The Student News Site of DePaul University

The DePaulia

The Student News Site of DePaul University

The DePaulia

The Student News Site of DePaul University

The DePaulia

The power of a liberal arts degree

Graduates celebrate their degree at their commencement ceremony. (Amber Arnold/Wisconsin State Journal via AP)
Graduates celebrate their degree at their commencement ceremony. (Amber Arnold/Wisconsin State Journal via AP)

Looks of pity, concern or just plain confusion confronted me over the past four years as I told people what I was majoring in. 

Have you considered majoring in engineering instead?

Your parents are OK with that? 

Is there still time for you to switch majors? 

What can you do with that?

As a senior pursuing a degree in English Literature, I’ve been asked all the annoying questions and gradually become desensitized to the rude, disheartening remarks regarding my major. The first two years of college were particularly challenging, but I learned a valuable lesson: it doesn’t matter what you major in, it matters what you’ve done. 

The majority of studies, articles and reports that draw correlations between college majors and different types of success, simply add to what the general public already holds to be true. The popular opinion seems to be that English majors do not have practical skills, they will not be as successful as other majors and they will have a harder time finding a job.

On May 7, the Wall Street Journal published an article titled “College Majors Figure Big in Earnings.” The median yearly income for STEM graduates was $25,000 more per year over their lifetimes than that of Liberal Arts graduates. 

The report, like many others, leaves out important information for the sake of simplicity and generalization. It does not take into account job stability, happiness of employees or the unpredictable changes in industry needs and the number of graduates in each field.

The numbers could change drastically in just a few years as industries fall in and out of importance and the supply of certain degrees exceeds or falls below the demand in that industry.

For example, according to statistics from the National Center for Education, “the number of bachelor’s degrees conferred in agriculture and natural resources rose 24 percent between 2005–06 and 2010–11.” For engineering fields the number of conferred bachelor’s degrees shows a similar variability. Engineering degrees “increased 12 percent between 2000–01 and 2005–06, and then increased a further 14 percent between 2005–06 and 2010–11.” 

The Wall Street Journal article does recognize that the findings it published and other research like it is unable to predict what an individual graduate will experience. The article says, “The latest Georgetown report shows that sweeping statements about college graduates’ earnings say little about prospects for individual graduates.” 

Every student has a different experience and will attain different results. The major you earn a degree in is not nearly as important as what internships you had, which people you met, what extracurricular activities you were involved in and, at the most basic level, how hard you worked. 

According to a report published on Jan. 20 and conducted on behalf of the Association of American Colleges and Universities, “employers nearly universally agree that to achieve success at their companies, a candidate’s demonstrated capacity to think critically, communicate clearly, and solve complex programs is more important than his or her undergraduate major (91 percent totally agree).”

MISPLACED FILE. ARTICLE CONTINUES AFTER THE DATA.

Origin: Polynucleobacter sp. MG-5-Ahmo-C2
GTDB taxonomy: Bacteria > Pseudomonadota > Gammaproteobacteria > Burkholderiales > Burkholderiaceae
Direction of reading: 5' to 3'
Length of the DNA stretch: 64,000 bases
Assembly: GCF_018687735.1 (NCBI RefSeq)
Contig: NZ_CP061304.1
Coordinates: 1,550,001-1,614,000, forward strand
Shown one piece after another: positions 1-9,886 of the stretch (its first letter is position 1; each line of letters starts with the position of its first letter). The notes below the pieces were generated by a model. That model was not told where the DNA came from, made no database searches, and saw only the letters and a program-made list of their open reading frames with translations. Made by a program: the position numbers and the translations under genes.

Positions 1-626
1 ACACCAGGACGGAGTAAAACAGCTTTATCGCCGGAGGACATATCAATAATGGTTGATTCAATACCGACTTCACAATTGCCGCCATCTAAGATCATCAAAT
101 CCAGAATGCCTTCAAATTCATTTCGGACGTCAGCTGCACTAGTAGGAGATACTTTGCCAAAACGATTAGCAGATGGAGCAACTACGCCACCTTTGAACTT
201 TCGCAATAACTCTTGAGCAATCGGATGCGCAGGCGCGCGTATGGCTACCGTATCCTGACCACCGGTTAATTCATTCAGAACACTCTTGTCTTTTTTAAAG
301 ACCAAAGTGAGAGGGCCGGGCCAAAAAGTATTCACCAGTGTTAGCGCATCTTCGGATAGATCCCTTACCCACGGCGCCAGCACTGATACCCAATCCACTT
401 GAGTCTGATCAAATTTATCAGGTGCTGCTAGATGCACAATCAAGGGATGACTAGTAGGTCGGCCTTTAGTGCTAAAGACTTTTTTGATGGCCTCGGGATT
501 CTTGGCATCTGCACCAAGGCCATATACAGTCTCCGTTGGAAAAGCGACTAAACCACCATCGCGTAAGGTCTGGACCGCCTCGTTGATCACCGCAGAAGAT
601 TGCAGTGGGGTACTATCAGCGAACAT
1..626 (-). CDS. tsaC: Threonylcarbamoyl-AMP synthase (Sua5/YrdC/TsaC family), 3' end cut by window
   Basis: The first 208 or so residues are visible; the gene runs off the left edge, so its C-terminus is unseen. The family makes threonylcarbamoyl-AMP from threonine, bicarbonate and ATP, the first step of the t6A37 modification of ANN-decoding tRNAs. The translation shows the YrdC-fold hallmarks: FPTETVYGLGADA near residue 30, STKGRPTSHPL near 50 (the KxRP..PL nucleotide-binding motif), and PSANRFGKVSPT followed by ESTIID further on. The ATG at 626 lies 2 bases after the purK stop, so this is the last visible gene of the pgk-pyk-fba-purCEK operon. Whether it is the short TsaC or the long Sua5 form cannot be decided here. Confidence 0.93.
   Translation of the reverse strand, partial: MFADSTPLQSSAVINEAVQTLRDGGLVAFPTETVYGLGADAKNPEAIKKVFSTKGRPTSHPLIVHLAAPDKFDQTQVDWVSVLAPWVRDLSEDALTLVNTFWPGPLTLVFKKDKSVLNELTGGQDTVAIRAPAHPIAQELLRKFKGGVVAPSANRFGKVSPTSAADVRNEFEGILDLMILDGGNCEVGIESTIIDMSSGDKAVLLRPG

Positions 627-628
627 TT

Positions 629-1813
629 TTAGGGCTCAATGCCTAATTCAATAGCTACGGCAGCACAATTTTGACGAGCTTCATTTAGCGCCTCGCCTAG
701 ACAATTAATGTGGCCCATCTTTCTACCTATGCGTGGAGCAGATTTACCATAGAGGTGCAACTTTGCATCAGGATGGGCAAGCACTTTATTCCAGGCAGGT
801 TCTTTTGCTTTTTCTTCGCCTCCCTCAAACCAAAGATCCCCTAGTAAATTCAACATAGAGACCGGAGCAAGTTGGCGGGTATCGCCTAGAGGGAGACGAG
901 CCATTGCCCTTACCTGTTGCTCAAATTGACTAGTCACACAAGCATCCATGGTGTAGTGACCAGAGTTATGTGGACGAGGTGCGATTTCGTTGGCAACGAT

English majors can and do attain these skills. 

English isn’t just reading. The sheer quantity of underlined words, highlighted paragraphs and dog-eared pages you’ll find in an English major’s copy of a book shows that a lot of work and critical thinking goes into analyzing every word. 

By writing hundreds of papers, participating in hours of discussion-based lectures and pouring over the writings of the most influential communicators in the world, it is an understatement to say that English majors know how to communicate. 

English majors develop complex problem solving skills by spending hours trying to figure out what someone who died hundreds of years ago meant by their use of repetition and why their work is still meaningful to people today. 

While it is understandable to want to protect students from failure, English majors are able to build the skill set necessary to be successful, and they are aware of the challenges that come with their major. We’ve seen the statistics. We’ve heard the warnings. What college student hasn’t? Success can’t be assumed with any degree. 

Why don’t people celebrate the accomplishment that is attending and graduating college without the preconceived judgment of which degree is worthy of praise?  It is amazing and scary how much a single comment from a stranger can impact a college student. At the vulnerable stage that is college, students in every field of study need your support more than they need your criticism. 

I’ve cried over comments from complete strangers, felt inferior because of my major and questioned my decision to major in English countless times. Ultimately, I loved studying English, so I stuck with it and stayed optimistic. In less than two weeks, I will graduate with a degree in English. I start a full-time job in my field a week later.

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